Law change ‘at earliest opportunity’ so offenders will be compelled to attend sentencing

The Justice Secretary has vowed to vary the regulation on the “earliest opportunity” to make sure severe offenders will be compelled to attend their sentencing following the refusal by baby assassin Lucy Letby to look within the dock.

The 33-year-old was not current to listen to phrases of condemnation from the choose and victims’ households at Manchester Crown Court on Monday, prompting additional outrage.

Letby was given a whole-life order on the listening to after final week being convicted of the murders of seven infants and the tried murders of six extra.

Earlier this yr, Justice Secretary Alex Chalk mentioned the Government was “committed” to altering the regulation in a manner that might permit criminals to be compelled to attend their sentencing, after the killers of Olivia Pratt-Korbel, Zara Aleena and Sabina Nessa additionally refused to face within the dock for their very own.

Mr Chalk mentioned on Monday: “Lucy Letby is not just a murderer but a coward, whose failure to face her victims’ families, refusing to hear their impact statements and society’s condemnation, is the final insult.

“We are looking to change the law so offenders can be compelled to attend sentencing hearings.”

He added: “Cases like these make me even more determined to make sure the worst offenders attend court to face justice, when ordered by the judge.

“That’s why we are looking at options to change the law at the earliest opportunity to ensure that in the silence that follows the clang of the prison gate, society’s condemnation will be ringing in prisoners’ ears.”

The PA information company understands plans might be put ahead as early because the autumn, as quickly as parliamentary time permits.

But Labour chief Sir Keir Starmer accused the Government of “dragging its heels” over making the change.

He mentioned: “I hope the Government will do it because I think it can be done very quickly.

“If they don’t, we will force an amendment to appropriate legislation. But actually, my position is to invite the Government to get on with it, to offer Labour’s support so this could go through very, very quickly.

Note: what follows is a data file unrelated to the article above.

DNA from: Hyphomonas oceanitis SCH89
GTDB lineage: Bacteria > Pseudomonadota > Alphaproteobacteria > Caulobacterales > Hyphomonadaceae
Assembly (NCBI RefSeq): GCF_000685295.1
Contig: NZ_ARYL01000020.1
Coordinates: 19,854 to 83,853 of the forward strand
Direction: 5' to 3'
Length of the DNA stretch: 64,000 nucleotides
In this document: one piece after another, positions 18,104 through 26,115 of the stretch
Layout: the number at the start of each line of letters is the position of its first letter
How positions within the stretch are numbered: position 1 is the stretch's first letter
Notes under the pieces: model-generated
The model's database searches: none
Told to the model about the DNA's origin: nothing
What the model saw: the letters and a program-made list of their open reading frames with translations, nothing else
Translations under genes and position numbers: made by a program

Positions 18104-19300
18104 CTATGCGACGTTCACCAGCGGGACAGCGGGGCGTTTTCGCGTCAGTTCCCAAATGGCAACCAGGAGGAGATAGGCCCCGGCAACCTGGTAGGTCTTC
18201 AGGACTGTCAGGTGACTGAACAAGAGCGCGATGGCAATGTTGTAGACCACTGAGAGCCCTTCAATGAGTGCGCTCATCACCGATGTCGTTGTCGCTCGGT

“This isn’t the first case. The Government has been dragging its heels on this. Get on with it, for the sake of these victims, and of course, the other cases that went before it.”

Labour’s shadow justice secretary Steve Reed quoted Mr Chalk’s phrases again to him on Twitter, and criticised the tempo of supply, saying: “‘Looking to change’? Labour called for the law to be changed last year to force criminals to attend sentencing.

“Your predecessor said he agreed but did nothing. Now you are only ‘looking at’ it. Victims have suffered enough. Get on with it.”

Having as soon as seen somebody within the United States certain and gagged in courtroom, I don’t assume that that’s an applicable answer

Former Lord Chief Justice, Lord Thomas

Prime Minister Rishi Sunak informed broadcasters on Monday: “It’s cowardly that people who commit such horrendous crimes do not face their victims and hear first-hand the impact that their crimes have had on them and their families and loved ones.

“We are looking, and have been, at changing the law to make sure that that happens and that’s something that we’ll bring forward in due course.”

But Lord Thomas, a cross-bench peer and former Lord Chief Justice, voiced warning on any try to make use of power to require folks attend.

He informed BBC Radio 4’s PM programme that for sentences wanting whole-life phrases the “obvious” reply is to have powers so as to add to the sentence if the individual convicted fails to attend.

But he mentioned the specter of an extended sentence could be “completely pointless” within the case of somebody already receiving a whole-life order, resembling Letby.

Addressing the choice of forcibly requiring the convicted to attend sentencing, he added: “Having once seen someone in the United States bound and gagged in court, I don’t think that that is an appropriate solution.”

He mentioned one various could be to broadcast the choose’s remarks to the individual’s cell.

Pressure can also be mounting on the Government to offer larger powers to an inquiry it has introduced into Letby’s crimes by placing it on a statutory footing and guaranteeing it’s led by a choose.

Downing Street advised the inquiry might be placed on a statutory footing however couldn’t say when phrases of reference could be revealed.

Children’s minister Claire Coutinho had earlier argued {that a} non-statutory inquiry could be “much quicker”.

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